So is it OK to Copy Other Artists?

A master copy of the painting “Still Life with a Late Ming Ginger Jar” by Willem Kalf, painted by Evolve student Jan M.

Long before he became a master of illustration and portraiture, Evolve Founder and artist Kevin Murphy spent his childhood and teenage years copying the work of other artists. Fantasy and bodybuilding magazines were ripped up and reimagined to make original artwork.

This experience of borrowing from other artists was an important education. Eventually, his fascination with other artists’ work led to a remarkable career and, of course, the creation of a world-class school and online art program. However, none of this could have come about if copying other artists’ work had not inspired his own, original work.

Copying the work of other artists is a powerful learning tool for beginning artists. Of course, care and thought are necessary to deter plagiarism, which always prevents original ideas from forming.

Ideally, the goal behind copying or borrowing from other artists is to develop your own unique style and expression. And the longer you paint, the more your style will emerge.

A copy of a Van Dyck Painting by Daniel Folta

Copying like a Master

It is a great tradition to copy master artists. And, if you are copying the right art, there is a world of information to glean. Historically, students of the old masters learned how to paint by working in the style of their teachers.

This process of copying their master’s work would enable a student to practice a skilled method of painting before having to develop their own approach. Many famous artists employed this practice, such as John Singer Sargent, Edgar Degas, and Pablo Picasso.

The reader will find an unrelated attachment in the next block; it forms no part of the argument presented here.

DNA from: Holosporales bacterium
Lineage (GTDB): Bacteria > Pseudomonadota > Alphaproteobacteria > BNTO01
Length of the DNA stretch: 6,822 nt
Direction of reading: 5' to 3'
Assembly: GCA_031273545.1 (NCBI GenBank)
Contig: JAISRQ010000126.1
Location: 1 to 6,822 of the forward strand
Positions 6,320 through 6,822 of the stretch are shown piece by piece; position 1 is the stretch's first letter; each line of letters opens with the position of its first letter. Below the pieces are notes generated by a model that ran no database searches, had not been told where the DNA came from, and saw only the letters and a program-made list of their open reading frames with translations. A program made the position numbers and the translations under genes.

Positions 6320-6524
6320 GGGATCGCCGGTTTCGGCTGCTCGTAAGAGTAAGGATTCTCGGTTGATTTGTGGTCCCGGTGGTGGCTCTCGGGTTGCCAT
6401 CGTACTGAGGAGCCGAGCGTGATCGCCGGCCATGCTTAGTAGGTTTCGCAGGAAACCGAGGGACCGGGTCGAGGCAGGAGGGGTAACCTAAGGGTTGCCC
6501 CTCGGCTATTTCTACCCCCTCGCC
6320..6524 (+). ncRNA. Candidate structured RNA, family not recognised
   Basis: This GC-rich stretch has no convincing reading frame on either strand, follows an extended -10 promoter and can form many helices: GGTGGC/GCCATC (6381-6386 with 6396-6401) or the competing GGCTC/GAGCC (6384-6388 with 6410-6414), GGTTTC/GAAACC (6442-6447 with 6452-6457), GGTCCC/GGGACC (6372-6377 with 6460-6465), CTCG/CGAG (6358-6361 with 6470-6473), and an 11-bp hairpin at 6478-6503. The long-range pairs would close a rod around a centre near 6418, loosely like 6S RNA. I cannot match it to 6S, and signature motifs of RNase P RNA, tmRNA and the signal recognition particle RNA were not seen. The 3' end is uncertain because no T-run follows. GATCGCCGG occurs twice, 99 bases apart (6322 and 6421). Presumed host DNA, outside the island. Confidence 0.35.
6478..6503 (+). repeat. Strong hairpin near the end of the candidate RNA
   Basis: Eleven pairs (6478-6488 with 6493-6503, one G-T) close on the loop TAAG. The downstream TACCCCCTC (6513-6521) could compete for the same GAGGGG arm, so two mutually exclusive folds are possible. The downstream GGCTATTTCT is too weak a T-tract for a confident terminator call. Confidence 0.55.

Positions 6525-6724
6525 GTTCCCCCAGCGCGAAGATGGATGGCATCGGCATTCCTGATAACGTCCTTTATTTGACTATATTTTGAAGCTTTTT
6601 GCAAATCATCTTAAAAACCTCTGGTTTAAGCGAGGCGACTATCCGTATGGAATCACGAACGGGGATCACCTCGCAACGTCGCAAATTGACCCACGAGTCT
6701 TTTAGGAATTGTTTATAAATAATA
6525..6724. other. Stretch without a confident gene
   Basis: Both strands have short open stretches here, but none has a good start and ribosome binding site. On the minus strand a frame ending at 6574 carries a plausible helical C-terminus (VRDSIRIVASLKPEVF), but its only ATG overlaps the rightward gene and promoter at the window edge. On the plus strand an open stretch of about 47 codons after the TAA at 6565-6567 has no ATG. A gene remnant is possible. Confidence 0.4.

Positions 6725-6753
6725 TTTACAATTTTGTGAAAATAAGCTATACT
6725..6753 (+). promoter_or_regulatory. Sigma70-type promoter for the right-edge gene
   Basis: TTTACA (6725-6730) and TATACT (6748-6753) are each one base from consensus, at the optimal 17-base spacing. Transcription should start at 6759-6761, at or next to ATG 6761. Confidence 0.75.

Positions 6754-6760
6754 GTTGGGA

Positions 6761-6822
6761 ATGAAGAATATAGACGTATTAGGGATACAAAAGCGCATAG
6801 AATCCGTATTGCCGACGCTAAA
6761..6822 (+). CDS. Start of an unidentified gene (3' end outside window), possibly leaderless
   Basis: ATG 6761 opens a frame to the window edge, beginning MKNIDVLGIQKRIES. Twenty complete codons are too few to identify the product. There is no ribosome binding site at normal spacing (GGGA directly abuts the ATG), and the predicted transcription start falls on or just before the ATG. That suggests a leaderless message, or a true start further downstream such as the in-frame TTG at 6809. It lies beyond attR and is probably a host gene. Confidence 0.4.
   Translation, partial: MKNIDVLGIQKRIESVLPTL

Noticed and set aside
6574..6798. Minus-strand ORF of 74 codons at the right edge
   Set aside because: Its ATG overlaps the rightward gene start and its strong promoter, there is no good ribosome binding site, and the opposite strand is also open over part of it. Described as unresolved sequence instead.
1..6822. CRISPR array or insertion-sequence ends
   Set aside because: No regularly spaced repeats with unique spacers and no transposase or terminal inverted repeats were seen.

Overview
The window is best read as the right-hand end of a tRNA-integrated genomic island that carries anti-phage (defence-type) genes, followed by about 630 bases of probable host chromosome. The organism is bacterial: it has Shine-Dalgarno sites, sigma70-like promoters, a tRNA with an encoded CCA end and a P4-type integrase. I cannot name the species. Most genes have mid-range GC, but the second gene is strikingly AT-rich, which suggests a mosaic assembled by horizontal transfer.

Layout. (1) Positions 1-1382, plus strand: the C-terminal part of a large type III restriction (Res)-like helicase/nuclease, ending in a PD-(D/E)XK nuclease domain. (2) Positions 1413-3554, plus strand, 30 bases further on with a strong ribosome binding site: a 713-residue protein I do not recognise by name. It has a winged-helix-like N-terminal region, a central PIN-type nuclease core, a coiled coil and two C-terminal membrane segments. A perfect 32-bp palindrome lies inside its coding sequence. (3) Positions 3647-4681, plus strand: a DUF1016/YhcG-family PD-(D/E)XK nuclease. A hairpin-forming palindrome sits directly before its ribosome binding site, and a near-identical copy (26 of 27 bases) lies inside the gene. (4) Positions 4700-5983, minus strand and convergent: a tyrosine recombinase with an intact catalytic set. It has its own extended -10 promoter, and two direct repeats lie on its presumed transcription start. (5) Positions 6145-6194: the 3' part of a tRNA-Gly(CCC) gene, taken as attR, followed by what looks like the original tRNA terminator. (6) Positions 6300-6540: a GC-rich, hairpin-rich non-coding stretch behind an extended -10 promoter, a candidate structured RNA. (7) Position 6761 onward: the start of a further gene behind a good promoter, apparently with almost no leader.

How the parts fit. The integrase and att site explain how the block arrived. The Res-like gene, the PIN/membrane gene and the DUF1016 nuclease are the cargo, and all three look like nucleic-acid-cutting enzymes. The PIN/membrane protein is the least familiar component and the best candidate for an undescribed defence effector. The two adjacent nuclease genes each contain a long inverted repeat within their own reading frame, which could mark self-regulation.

Many of these artists' copies hang in collections around the world. They bear the mark of either having been created in the studio or workshop of an artist under supervision, created by someone in the social circle of the original artist or marked as a piece of art done in exact or partial imitation of an original.

So the tradition of the master copy is filled with a rich history and by copying high-quality work, students can experience great practice without the strains of original content.

Copying Teaches Quality Control

Simply viewing a painting rarely gives an artist enough information to learn a new skill. Until you begin to copy a painting you can never fully understand another artist’s technique, color mixtures, or process.

Without copying paintings from master artists, we would have very little idea what their palettes may have looked like. For example, when looking at a Bouguereau painting, the result looks quite gray or brown. But when you begin to mix the colors to mimic the painting, gray or brown exists in very few, if any, areas. Simply by looking you would never understand this. By actually mixing the paint yourself, you can see how the effect came about in the original painting.